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How to Upgrade the Big Three


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Mad Scientists 
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Posted: April06, 2006 at 5:31 PM / IP Logged  

The first gen VW Rabbit used a rubber mounting bushing for the alternator.. common problem was bad grounding. Fix was to run a ground strap from the alternator housing to the engine block. Don't know if others manufacturers do the same thing but I saw enough problems with the VWs to remember it, and to check for voltage drop from both alt housing to engine block and alt housing  to bat negative.

I've seen factory ground side wiring to run from battery negative to chassis, and another wire from bat neg to engine block. Then a connecting ground strap from the engine block to the chassis, just to make sure. 

The main point of my post was to point out that resistance measurements aren't very good at checking for bad connections.. I've seen mentioned elsewhere on the site that up to 0.5 ohms is acceptable.. what's the voltage drop across a 0.5 ohm resistance with 25 amps?.. does it look like something anyone would like to measure on their own car?

Jim

jt824 
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Posted: April24, 2006 at 1:29 AM / IP Logged  
So when ungrading the big three I am adding wiring to the existing 3 locations and leaving the factory wiring intact correct?
DYohn 
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Posted: April25, 2006 at 11:56 AM / IP Logged  

jt824 wrote:
So when upgrading the big three I am adding wiring to the existing 3 locations and leaving the factory wiring intact correct?

That's the way I describe it, yes.  You CAN replace the OEM wiring if you choose as long as you use large enough gauge to supply the normal vehicle loads PLUS the sound system load.

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specvsentra 
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Posted: May10, 2006 at 7:02 PM / IP Logged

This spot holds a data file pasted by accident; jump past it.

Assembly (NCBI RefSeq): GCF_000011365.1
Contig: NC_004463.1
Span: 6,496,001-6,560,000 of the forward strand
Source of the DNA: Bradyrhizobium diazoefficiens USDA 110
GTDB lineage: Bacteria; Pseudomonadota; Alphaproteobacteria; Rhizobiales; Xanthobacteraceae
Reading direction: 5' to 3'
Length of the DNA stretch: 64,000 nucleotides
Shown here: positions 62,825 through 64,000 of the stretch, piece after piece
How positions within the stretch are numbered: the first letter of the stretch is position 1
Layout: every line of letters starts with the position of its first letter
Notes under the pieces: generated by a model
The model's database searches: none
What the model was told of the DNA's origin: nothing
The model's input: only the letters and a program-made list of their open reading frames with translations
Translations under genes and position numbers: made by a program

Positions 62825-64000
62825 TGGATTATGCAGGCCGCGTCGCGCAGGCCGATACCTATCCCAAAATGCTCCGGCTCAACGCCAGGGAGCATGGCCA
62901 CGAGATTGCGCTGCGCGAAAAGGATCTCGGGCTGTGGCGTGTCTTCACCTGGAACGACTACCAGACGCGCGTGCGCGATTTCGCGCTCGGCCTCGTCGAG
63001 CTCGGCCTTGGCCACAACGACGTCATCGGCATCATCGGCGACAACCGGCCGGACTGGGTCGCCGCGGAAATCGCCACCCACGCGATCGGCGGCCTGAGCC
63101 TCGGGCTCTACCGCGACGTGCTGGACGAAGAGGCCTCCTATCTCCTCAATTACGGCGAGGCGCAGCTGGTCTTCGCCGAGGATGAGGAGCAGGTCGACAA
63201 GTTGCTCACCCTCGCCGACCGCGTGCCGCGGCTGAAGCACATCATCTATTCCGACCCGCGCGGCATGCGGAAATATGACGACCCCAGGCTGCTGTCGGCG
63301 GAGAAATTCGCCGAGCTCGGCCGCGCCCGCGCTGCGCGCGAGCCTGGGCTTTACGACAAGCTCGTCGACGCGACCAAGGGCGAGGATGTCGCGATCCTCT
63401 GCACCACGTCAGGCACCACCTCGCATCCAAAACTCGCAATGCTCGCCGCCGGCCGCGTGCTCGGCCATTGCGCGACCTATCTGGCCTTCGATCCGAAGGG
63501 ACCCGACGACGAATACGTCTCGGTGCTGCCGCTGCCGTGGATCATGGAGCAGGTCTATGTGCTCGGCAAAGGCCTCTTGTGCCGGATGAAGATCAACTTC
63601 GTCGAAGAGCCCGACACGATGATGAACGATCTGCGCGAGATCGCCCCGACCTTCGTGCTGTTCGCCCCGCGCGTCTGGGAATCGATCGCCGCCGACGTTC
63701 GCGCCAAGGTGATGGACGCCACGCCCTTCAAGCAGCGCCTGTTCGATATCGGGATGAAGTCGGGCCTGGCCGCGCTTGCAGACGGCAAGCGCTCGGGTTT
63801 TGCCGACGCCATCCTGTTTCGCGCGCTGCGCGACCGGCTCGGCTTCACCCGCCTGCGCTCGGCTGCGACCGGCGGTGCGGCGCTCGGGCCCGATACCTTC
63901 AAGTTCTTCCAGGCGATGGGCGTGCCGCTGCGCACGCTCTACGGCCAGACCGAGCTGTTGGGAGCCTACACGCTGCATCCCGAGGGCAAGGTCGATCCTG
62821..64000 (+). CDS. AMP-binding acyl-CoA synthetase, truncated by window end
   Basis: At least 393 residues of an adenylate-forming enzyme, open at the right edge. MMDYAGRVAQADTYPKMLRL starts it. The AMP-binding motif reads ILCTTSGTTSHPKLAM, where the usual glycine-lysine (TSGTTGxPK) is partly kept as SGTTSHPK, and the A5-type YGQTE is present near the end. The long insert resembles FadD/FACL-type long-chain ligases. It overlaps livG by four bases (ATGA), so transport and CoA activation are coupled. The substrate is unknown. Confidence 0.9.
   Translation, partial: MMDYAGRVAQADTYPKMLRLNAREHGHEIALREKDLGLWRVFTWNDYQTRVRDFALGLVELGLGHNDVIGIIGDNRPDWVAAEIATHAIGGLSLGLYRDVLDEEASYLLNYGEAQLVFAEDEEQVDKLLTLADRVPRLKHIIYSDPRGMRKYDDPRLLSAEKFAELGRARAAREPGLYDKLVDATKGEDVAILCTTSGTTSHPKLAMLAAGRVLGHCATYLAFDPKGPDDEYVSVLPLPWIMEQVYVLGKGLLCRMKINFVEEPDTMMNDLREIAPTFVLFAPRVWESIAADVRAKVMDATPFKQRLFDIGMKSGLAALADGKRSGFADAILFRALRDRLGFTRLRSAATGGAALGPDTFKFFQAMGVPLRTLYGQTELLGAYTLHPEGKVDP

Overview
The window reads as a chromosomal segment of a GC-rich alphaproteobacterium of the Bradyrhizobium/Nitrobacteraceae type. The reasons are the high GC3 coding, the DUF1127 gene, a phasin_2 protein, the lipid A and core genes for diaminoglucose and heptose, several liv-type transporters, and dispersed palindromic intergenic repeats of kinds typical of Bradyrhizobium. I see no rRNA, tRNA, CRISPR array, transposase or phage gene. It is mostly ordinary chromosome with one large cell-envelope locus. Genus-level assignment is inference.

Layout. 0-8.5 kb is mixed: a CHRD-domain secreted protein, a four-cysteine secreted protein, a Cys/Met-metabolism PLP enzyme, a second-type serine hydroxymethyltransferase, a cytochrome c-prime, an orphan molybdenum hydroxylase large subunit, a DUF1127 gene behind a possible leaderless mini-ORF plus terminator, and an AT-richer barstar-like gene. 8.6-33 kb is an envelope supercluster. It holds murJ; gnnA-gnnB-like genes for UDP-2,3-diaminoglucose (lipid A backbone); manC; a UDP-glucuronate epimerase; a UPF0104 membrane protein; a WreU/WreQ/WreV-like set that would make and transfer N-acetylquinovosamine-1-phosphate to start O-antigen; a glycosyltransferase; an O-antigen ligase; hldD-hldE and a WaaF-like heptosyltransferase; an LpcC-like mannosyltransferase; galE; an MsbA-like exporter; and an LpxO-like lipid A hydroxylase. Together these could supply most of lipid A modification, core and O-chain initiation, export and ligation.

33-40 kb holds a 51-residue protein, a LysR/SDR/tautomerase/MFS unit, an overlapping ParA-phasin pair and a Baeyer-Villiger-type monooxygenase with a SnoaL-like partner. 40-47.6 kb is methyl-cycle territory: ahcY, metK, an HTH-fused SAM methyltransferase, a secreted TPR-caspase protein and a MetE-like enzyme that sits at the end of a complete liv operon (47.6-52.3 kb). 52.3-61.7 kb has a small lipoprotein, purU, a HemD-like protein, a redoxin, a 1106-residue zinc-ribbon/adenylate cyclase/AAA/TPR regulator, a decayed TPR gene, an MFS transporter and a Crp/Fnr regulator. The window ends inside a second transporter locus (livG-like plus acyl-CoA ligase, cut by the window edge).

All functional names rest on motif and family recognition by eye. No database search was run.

when installing the big 3 what size fuse or circuit breaker should i install between the alternator positive and battery positive leads??
aznboi3644 
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Posted: May12, 2006 at 7:51 PM / IP Logged  
In my 98 Explorer its pretty sweet. It has its own fuse holder for the alternator to the battery at 150amps.
soljah 
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Posted: May13, 2006 at 3:05 PM / IP Logged  
I want to upgrade the BIG 3, but I have a dilemna.  I can't put any additional wires on my positive battery terminal.  I do have an optima yellow top battery with both top posts and side posts.  Do you think it would be a problem to use both at the same time?  Any input would be greatly appreciated.
DYohn 
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Posted: May14, 2006 at 10:30 AM / IP Logged  

specvsentra wrote:
when installing the big 3 what size fuse or circuit breaker should i install between the alternator positive and battery positive leads??

While it is not 100% necessary to do this, it is always a good idea to fuse any power carrying cable, especially those you have added to your vehicle.  Place a fuse or braker close to the battery side of the cable rated at about 80% of the cable's load carrying capacity.

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nubiannupe 
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Posted: May26, 2006 at 5:40 PM / IP Logged  
Something I wanted to address and, hopefully, get input on in regards to this post (thanks, btw, to DYohn). On #6, it was mentioned that you need to hold the solder against the iron and melt it into the strands. However, I was taught that this invariably creates a "cold solder" joint, and instead you should heat the wire - allowing the solder to melt into the wire. Any input/thoughts on this??
G. Rick (aka; Tha "R")
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electrostatic 
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Posted: May26, 2006 at 7:10 PM / IP Logged  
when i solder ring terminals or any connection for that matter that acts as a heat sink i'll apply solder directly to my irons tip to improve heat transfer and then when the connection gets hot enough i'll apply solder to the connection.
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jazzcustom131 
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Posted: June03, 2006 at 3:18 PM / IP Logged  

about soldering... I think there's several variations of what's right. I was taught, to do as DYohn begins. aplly a bit of solder to the tip.

but when adding the remainder of the solder, feed the solder oppostie from where the iron is, to ensure a proper job. It makes sure all the metal is hot, and ready to bond. So if the iron is in your left hand, feed with the righ hand, 180 from where the iron is. and I don't mean on the other END of the cable, just the other SIDE from where the iron rests.

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